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Mpox

Last updated: December 2, 2022

What is Mpox?
Common Symptoms
Is There a Vaccine?
Monkeypox Vaccine Clinic
How can I Reduce the Risk of Getting Mpox?
More Information


What is Mpox?

Mpox (formerly known as monkeypox) is a virus that is spread by close and prolonged contact with a person or animal that has mpox, or with contaminated materials (e.g. clothing, bedding). Mpox is similar to smallpox, but is less contagious and typically has less severe symptoms. Currently, there is no specific treatment plan for mpox. However, treatments are used to manage symptoms. Treatment is generally supportive and mild infections typically self-resolve within 2-4 weeks.

Common Symptoms

Mpox symptoms typically appear within five days of exposure, but can take up to 21 days. Symptoms include:

  • A rash or blisters (lesions)*
  • Swollen lymph nodes
  • Fever and chills
  • Muscle aches
  • Headaches
  • Exhaustion

*Lesions typically appear inside the mouth, on the face, on the palms of the hands, on the soles of the feet, and/or around the genitals or anus. Photos of examples of lesions can be found here. Please be advised this content is graphic.

More severe symptoms are possible but are less common. There is an increased risk for more severe symptoms among newborns, pregnant woman, children under 12, and individuals who are immunocompromised.

What should I do if I have symptoms?

What should I do if I have a confirmed case of mpox?

  • Follow the guidance provided upon diagnosis
  • Self-isolate until lesions clear up (usually 2-4 weeks)
  • Cover lesions with a bandage if in contact with others
  • Wear a mask if in close contact with others
  • Clean and disinfect frequently touched surfaces and materials

What should I do if I am a close contact to a confirmed or probable case of mpox?

Peterborough Public Health will notify known close contacts of a confirmed or probable case of mpox. If you think you might be a close contact, call your Health Care Provider or Peterborough Public Health to report your status.

If you are a close contact and do not have symptoms:

  • Monitor for symptoms for 21 days
  • Limit contact with others
  • Wear a mask
  • Clean and disinfect frequently-touched surfaces and materials
  • Check eligibility for post-exposure prophylaxis (PEP)

if you are a close contact and have symptoms, immediately self-isolate and call your primary care provider, Peterborough Public Health, or Health Connect Ontario.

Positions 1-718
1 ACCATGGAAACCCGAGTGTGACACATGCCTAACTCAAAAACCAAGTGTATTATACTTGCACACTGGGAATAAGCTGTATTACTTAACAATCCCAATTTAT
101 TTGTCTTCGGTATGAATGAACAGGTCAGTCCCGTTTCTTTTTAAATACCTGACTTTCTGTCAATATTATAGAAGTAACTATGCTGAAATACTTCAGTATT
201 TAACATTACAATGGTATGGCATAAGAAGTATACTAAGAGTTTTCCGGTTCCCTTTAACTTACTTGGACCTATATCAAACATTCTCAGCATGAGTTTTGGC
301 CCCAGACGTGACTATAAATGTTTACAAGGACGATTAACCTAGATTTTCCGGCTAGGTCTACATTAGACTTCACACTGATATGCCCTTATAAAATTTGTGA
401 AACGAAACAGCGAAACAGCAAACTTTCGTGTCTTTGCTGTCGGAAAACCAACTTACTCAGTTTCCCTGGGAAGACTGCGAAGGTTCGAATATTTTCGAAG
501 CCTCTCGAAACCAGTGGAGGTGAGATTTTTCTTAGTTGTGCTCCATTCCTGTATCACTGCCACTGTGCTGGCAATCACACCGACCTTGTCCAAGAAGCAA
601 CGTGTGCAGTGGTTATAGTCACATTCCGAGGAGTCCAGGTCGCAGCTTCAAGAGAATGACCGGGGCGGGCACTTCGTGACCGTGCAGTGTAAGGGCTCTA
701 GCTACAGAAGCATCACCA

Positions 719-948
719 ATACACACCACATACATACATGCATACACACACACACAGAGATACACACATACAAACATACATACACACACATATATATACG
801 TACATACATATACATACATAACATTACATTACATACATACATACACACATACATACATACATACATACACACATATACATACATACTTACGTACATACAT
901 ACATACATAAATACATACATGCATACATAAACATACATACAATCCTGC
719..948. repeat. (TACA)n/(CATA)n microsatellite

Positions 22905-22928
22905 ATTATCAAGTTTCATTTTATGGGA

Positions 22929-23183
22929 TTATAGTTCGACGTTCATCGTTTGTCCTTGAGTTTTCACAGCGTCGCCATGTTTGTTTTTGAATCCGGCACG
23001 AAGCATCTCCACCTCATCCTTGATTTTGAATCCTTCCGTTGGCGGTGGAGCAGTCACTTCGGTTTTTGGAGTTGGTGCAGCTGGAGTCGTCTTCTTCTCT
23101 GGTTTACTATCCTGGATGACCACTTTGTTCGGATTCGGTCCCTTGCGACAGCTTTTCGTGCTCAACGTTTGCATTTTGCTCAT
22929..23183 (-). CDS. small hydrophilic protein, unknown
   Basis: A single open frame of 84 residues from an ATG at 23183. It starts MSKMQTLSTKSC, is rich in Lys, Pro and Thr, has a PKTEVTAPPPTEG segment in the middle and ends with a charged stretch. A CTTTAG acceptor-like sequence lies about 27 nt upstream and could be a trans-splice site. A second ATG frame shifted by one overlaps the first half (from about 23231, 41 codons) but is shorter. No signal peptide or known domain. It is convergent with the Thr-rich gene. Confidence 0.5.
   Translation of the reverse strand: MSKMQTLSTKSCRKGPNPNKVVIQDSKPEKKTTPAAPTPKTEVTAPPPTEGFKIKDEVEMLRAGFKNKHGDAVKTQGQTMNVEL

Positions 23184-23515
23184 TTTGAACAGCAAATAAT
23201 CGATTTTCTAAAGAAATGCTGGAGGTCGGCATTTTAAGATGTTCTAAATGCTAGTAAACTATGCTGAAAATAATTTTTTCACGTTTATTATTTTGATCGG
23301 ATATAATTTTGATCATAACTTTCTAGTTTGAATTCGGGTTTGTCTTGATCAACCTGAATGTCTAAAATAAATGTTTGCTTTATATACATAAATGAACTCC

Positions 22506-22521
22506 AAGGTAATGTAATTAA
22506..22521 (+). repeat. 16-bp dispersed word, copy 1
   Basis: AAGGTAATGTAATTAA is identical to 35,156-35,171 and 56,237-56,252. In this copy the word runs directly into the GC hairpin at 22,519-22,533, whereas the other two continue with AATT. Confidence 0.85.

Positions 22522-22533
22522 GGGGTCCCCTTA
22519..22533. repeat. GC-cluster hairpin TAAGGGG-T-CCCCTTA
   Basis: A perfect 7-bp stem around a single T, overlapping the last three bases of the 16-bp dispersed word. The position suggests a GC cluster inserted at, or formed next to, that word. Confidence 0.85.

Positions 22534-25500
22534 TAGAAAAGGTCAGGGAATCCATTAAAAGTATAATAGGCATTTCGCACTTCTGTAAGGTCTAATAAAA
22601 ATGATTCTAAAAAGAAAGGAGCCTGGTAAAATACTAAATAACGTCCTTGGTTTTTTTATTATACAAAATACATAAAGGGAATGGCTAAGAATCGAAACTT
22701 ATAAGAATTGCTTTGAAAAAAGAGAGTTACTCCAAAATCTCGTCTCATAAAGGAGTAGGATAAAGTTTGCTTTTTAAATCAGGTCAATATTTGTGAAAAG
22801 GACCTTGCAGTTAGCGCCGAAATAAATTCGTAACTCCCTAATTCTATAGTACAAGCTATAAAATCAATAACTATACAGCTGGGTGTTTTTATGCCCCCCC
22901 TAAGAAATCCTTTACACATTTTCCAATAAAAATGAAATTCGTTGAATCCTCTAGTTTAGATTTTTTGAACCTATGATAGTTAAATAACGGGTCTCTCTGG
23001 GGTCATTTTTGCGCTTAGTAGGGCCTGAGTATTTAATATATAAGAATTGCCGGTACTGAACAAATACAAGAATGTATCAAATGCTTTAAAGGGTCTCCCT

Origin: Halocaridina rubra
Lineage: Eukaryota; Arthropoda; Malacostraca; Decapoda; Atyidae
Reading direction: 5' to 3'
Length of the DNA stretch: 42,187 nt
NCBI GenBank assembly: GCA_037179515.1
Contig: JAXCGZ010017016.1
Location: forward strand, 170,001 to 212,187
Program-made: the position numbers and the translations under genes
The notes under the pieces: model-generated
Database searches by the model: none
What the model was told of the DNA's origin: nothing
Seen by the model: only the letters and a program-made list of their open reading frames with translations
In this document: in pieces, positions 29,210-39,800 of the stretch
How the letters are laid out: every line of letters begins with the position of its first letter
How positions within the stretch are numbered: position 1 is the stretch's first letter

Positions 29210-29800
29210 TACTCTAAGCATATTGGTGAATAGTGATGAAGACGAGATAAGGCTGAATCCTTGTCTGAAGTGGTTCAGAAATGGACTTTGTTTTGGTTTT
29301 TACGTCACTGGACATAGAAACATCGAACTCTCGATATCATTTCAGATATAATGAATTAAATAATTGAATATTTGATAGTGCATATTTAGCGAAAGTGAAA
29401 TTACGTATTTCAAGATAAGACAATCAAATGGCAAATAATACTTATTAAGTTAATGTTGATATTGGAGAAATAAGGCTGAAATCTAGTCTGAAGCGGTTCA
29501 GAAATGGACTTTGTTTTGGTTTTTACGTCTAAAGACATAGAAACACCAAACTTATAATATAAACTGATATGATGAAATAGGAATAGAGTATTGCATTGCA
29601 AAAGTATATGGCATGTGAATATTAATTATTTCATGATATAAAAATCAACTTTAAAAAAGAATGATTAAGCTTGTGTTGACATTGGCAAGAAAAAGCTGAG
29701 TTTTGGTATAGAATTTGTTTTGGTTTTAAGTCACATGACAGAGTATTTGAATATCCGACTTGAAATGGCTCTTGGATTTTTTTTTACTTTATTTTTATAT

Click here for more guidance about what to do if you have symptoms, are a close contact, have pets, or are taking care of someone with mpox.

Is there a vaccine?

The smallpox vaccine (Imvamune) may prevent infection or prevent the development of severe symptoms. Imvamune can be used for protection against mpox before getting exposed to the virus (Pre-Exposure Prophylaxis – PrEP) or after being exposed (Post-Exposure Prophylaxis – PEP).

Information Sheet IMVAMUNE® (Mpox) Vaccine

Based on Ontario Ministry of Health Guidelines, the vaccine is available for the following eligible groups:

For the Purposes of Pre-Exposure Vaccination:

a) Two-spirit, non-binary, transgender, cisgender, intersex, or gender-queer individuals (18+) who self-identify or have sexual partners who self-identify as belonging to the gay, bisexual, pansexual, and other men who have sex with men (gbMSM) community AND at least one of the following:

  • Had a confirmed sexually transmitted infection within the last year
  • Have or are planning to have two or more sexual partners or are in a relationship where at least one of the partners may have other sexual partners
  • Have attended venues for sexual contact (i.e., bath houses, sex clubs) recently or may be planning to, or who work/volunteer in these settings
  • Have had anonymous sex (e.g., using hookup apps) recently or may be planning to
  • Are a sexual contact of an individual who engages in sex work

b) Individuals who self-identify as engaging in sex work or are planning to, regardless of self-identified sex or gender.

c) Household and/or sexual contacts of people who are eligible for pre-exposure vaccination– listed above in (a) and (b) AND who are moderately to severely immunocompromised or pregnant. These individuals should contact a Public Health Nurse at 705-743-1000, ext. 131 for more information.

For Post-Exposure Prophylaxis (PEP):

  • People who have a known exposure/close contact with someone with mpox can get the vaccine. A risk assessment for contacts will be completed by Peterborough Public Health.
  • When the vaccine is used as PEP, it should be given within four days, but can be given up to 14 days after the last exposure.

Second Dose Eligibility 

Individuals who meet the Provincial eligibility criteria may receive two vaccine doses, at least 28 days apart.

Mpox Vaccine Clinic

Location:  Immunization Clinic, Peterborough Public Health.

Eligible residents can book an appointment by calling 705-743-1000, ext. 331 Monday to Friday from 8:30 a.m. to 4:30 p.m.  Due to high demand, you may reach a voicemail box.  Please leave a message and your call will be returned.

PLEASE NOTE: walk-ins will not be accepted at this time.

How can I reduce the risk of getting mpox?

  • Practice good hand hygiene
  • Reduce or limit the number of people you have close contact with
  • Use barriers such as gloves, masks, condoms, and dental dams
  • Avoid sharing objects such as toothbrushes, eating utensils, sex toys, and drug use supplies
  • Clean and disinfect frequently touched surfaces and materials
  • Avoid touching bedding and laundry that has been in contact with someone who has monkeypox
  • Avoid touching skin lesions or rashes on another person
  • Stay home if you are sick and encourage others to do the same

For more information please visit: